Photo by Erika Fleegle
Photos from local contributors line the walls of the new Allegheny City Historic Gallery.
By Erika Fleegle
For a city with as rich a history as Pittsburgh – and Northside being the oldest section of the city with its 18 neighborhoods – it’s no surprise that many residents are passionate about preserving that history. Bill Gandy, pioneer of the Allegheny City Historic Gallery, shares that passion.
The Allegheny City Historic Gallery in Historic Deutschtown opened its doors May 22 to the public for a wine and cheese preview party -a sneak preview of its future offerings– that also functioned as a fundraiser for the gallery.
Throughout the evening, guests munched on light hors d’oeuvres, sipped a variety of wines and danced to smooth jazz provided by the Lee Robinson Quartet.
“What we have here is a skeleton,” Gandy said, gesturing to the walls, soon to be filled with photographs and other artifacts. “But I kind of like the industrial look.”
Though the gallery is still in its early construction stages, with exposed beams and plastered walls, Gandy has high hopes for the space, saying, “We’ll have a gallery, a gift shop. …We may even sell coffee.”
In looking at the amount of people drifting in and out of the space, it’s easy to imagine it completed as a fully-functional gallery. Where large canvas prints of old photos hang, more and more will follow. Artifacts like Heinz bean pots and 19th century cigar boxes will no longer rest on a table, but will have shelves and cases devoted to them entirely.
The gallery project initially began on a whim when Gandy found some old photos online and shared them with a Facebook group called Northside Old Timers.
“People went crazy over the photo,” he said. “So I started searching for more photos and I started sharing them online. Once I started sharing, people started sending me other photos and their private collections so I could share those as well.”
That was when Gandy knew he wanted to do something more. With help from Councilwoman Darlene Harris and the Northside Leadership Conference, he and his family were able to find a building to house their project and funding to help it grow. In other terms of growth, the gallery hopes to benefit from the collection of Northsiders’ photos and artifacts.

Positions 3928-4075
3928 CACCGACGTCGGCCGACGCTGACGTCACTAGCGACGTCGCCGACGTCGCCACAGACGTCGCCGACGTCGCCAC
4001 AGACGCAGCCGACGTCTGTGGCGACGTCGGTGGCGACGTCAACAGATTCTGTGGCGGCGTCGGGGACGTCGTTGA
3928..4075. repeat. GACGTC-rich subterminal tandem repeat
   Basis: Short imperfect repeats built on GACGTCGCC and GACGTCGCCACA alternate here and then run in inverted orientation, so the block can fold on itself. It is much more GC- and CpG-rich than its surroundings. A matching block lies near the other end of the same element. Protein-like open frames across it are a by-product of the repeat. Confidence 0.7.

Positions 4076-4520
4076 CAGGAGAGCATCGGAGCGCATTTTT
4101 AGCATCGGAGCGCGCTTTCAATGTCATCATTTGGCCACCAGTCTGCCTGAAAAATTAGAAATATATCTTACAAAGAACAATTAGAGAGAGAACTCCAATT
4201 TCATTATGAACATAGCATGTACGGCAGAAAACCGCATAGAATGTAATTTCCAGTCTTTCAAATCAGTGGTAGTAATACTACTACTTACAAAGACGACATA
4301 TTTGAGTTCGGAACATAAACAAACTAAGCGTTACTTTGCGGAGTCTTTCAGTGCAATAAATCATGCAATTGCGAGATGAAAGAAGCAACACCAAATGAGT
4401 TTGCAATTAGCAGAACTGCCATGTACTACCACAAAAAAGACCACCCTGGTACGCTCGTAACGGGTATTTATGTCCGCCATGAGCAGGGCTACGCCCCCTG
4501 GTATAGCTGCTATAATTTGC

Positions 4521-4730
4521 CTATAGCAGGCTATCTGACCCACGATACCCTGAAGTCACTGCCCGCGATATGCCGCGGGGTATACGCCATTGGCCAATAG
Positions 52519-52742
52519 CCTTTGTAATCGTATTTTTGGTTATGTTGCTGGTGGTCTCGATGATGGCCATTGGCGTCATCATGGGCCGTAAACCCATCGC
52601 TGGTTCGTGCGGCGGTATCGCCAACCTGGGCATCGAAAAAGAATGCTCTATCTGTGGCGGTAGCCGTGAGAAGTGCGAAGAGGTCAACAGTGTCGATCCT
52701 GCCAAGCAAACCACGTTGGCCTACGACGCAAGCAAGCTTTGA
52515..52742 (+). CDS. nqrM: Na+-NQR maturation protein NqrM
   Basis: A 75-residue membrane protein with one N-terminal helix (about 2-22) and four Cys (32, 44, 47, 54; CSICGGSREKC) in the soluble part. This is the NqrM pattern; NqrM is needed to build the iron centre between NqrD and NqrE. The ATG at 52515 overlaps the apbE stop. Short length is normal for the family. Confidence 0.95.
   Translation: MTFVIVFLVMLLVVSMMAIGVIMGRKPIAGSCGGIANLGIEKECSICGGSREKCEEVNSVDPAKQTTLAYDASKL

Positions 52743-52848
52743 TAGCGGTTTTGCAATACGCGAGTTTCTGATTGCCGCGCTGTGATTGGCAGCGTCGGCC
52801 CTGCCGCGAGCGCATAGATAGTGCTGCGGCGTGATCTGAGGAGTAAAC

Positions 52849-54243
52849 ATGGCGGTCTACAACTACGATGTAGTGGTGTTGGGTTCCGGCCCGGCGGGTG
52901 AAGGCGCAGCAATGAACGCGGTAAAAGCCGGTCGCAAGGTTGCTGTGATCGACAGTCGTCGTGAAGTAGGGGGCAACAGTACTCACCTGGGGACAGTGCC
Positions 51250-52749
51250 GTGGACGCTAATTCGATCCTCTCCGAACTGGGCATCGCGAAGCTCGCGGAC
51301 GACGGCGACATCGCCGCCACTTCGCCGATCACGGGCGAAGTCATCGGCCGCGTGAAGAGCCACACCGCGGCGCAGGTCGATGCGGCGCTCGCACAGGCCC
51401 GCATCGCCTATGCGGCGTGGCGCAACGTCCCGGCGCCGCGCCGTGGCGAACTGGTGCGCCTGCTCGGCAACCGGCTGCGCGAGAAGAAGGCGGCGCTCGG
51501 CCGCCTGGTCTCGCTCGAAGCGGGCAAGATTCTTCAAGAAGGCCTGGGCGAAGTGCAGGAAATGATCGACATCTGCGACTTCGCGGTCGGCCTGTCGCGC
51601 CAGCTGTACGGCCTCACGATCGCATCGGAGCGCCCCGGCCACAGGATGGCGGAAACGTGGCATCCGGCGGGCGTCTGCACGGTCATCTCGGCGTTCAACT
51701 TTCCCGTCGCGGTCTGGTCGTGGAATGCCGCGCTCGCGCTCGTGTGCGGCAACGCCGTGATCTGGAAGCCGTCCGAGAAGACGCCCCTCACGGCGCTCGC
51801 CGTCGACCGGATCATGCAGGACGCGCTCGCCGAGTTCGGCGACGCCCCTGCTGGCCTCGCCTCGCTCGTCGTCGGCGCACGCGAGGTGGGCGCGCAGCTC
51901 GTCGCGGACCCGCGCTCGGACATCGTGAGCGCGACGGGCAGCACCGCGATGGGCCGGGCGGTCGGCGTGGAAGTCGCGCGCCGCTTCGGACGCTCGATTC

One such contributor is Gail Knight-Kreuzer, a lifelong Northside resident.
“I was born here, raised here,” she said. “My dad used to call himself King of the Avenue. Almost every house had a family I knew in it.”
Knight-Kreuzer had already contributed several artifacts to the project that she found in her father’s garage. While reflecting on a lifetime spent in the community, she noted that the Northside “means family. Everybody always loves each other here.
Another contributor, Frank Lochner, was equally proud of the project, and for good reason. Most of the photographs hanging on the walls were out of his personal collection.
“I didn’t know what to do with them,” he said, “so I called someone and they pointed me to Bill.”
While he’s excited to share the snapshots with the community, what he’s hoping to see is something with more personal appeal.
“Honestly,” he said, “I want to see a picture of my father.”
Lochner’s father was a constable on the Northside, elected alongside the former Judge Weir in 1964.
“They had a prisoner from the state pen down here who was an artist and he painted a portrait of him,” he recalled. “I still have it.“
When asked about the importance of the gallery for the community, Gandy noted that he “wanted to show the community that we’re a multicultural community that’s been built up, since the beginning of Allegheny City.”
He added: “That’s what I want to portray here. I want to represent everyone’s schools, their neighborhoods, the streets and all the common areas that we have.”
No official opening date for the gallery has been set.
If you or anyone you know has old photos or artifacts that you would like to contribute to the Allegheny City Historic Gallery, send them to though the official website. Donations can also be made on the same page.